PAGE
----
Report: Brady Sr. would hesitate to let Brady play

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Report: Brady Sr. would hesitate to let Brady play

Injuries, and concussions in particular, could be threatening the popularity of football among the American youth. Concerned parents can't be blamed if they see how head trauma affects football players and then decide to keep their own children away from the game.

Kurt Warner -- the man who went from grocery store worker to national icon because of football -- already said he would rather his sons not play.

Tom Brady's father, Tom Sr., told Mike Silver of Yahoo! Sports that given all the information he knows now, he might have kept Tom Jr. away from the football field.

"I would be very hesitant to let him play," Brady Sr. said.

"Tommy did not play football until he was 14, because we didn't think he was physically developed enough to play the sport," Brady Sr. added. "It's the same reason I wouldn't let him throw a curveball until that age. I told him, 'If I see you throw a curve, I will pull you right off this field,' and he knew I meant it.

"This head thing is frightening for little kids. There's the physical part of it and the mental part it's becoming very clear there are very serious long-term ramifications. I think Kurt Warner is 100 percent correct. He's there to protect his children, and these other people who are weighing in are not addressing the issue of whether it's safe or not for kids. All this stuff about, 'He made his fame and fortune off of football,' that's true but we didn't know then what we know now. Apparently, they don't take their own parenting responsibility very seriously, or they don't value their children's health as much as they should."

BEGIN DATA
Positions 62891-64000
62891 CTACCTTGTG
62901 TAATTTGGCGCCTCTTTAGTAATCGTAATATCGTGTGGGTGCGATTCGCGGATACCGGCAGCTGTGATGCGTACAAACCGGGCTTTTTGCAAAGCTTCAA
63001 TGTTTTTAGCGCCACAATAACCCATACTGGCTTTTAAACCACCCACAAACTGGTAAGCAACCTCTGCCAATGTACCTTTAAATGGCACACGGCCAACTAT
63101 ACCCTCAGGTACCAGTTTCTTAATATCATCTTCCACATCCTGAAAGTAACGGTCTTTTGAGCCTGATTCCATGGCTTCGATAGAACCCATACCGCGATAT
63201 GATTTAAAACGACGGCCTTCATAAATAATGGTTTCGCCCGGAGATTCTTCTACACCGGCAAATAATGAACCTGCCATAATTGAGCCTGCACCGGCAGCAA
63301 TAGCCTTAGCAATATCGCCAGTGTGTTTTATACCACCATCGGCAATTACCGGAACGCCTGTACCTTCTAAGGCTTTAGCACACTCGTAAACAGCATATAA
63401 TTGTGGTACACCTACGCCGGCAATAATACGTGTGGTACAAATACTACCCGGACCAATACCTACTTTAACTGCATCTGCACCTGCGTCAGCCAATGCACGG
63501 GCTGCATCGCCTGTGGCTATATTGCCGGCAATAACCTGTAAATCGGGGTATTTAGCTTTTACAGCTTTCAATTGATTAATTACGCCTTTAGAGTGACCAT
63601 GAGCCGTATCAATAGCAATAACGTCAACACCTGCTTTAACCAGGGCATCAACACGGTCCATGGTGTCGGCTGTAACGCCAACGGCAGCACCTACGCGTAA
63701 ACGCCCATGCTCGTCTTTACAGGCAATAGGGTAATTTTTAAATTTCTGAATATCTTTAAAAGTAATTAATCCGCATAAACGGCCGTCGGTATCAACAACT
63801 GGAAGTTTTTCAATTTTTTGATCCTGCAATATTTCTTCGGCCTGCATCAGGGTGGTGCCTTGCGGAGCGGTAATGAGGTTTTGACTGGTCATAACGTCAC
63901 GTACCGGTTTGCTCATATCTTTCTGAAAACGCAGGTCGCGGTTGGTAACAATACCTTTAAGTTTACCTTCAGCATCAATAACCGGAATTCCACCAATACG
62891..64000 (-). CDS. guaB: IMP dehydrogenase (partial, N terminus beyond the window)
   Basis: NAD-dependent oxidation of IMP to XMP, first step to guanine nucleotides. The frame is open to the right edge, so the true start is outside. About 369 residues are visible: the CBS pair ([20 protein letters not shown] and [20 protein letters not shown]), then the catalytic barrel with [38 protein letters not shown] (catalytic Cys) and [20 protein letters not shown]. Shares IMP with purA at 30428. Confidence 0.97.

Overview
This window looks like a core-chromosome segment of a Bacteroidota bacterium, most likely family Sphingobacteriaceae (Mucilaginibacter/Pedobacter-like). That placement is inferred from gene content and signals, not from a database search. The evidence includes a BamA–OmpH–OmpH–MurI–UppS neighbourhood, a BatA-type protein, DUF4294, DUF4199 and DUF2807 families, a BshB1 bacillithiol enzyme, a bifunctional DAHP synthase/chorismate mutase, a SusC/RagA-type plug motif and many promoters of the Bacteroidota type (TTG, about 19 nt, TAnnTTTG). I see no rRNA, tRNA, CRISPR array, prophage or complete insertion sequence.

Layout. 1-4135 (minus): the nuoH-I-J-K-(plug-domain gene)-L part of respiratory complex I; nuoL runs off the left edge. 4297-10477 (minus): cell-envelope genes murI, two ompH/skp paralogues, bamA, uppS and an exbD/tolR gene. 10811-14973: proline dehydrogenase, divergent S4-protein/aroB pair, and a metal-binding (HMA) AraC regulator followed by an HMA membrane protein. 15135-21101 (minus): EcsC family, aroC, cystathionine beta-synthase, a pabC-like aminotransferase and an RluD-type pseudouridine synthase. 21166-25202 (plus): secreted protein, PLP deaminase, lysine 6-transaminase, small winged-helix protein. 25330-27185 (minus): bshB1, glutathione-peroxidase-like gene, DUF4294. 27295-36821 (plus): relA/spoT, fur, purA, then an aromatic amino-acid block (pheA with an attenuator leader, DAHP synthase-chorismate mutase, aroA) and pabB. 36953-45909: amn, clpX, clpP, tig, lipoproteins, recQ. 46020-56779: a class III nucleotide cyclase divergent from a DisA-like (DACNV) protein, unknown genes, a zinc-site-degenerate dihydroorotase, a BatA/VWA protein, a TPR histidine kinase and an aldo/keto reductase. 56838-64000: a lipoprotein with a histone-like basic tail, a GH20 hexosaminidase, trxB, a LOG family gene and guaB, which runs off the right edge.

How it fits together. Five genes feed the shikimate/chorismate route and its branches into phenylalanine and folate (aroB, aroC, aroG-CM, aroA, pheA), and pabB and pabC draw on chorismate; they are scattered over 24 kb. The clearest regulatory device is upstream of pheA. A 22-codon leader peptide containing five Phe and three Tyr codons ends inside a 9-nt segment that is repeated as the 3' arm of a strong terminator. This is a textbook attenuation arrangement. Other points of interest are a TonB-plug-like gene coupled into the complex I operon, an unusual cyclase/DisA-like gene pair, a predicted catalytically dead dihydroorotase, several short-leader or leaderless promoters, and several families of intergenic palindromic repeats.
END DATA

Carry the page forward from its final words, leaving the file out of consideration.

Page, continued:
It was former NFL star Randy Cross who convinced Brady Sr. that his son should wait until his early teens before strapping on the pads. In 1985, Cross visited St. Gregory elementary school in San Mateo, Calif., where Brady Sr. was the volunteer athletic director.

"Randy Cross came in and talked to the kids, and afterward, I asked him, 'If you had kids, when would you let your son play?' " Brady Sr. said. "He said, 'Fourteen. That's about when they're developed.' That was always in the back of my mind.

"That was 27 years ago. We know so much more now; we know that not only is the body not physically developed to play football at five, six and seven, but we know the neck and the brain aren't, either. At that time, we thought it was kind of heroic to play at a young age. Now, with the flow of information coming at us, it's obvious the bodies of little people are not structured to absorb the hits."

Brady is now 34, but Brady Sr. still worries about his son. Especially when it comes to head trauma.

"Absolutely," Brady Sr. said. "That never goes away. The answer is yes, I'm concerned. He claims that he's only been dinged once or twice, but I don't know how forthright he's being. He's not gonna tell us, as his parents, anything negative that's going on. I wouldn't be shocked that he would hide that."

All that said, and with all the information that's now out there, Brady Sr. said he'd still probably allow his son to play football. But he wouldn't do it lightly.

"If he were 14 now, and he really wanted to play, in all likelihood I would let him," he said. "But it would not be an easy decision, at all."

Breer on Brady-Garoppolo: I don't think this is a Bill [Belichick] decision

Breer on Brady-Garoppolo: I don't think this is a Bill [Belichick] decision

Mike Felger and Bert Breer discuss a transition of quarterbacks between Tom Brady and Jimmy Garoppolo, and when or if a move would happen.

Four-player draft class an indication of Patriots confidence in roster

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Four-player draft class an indication of Patriots confidence in roster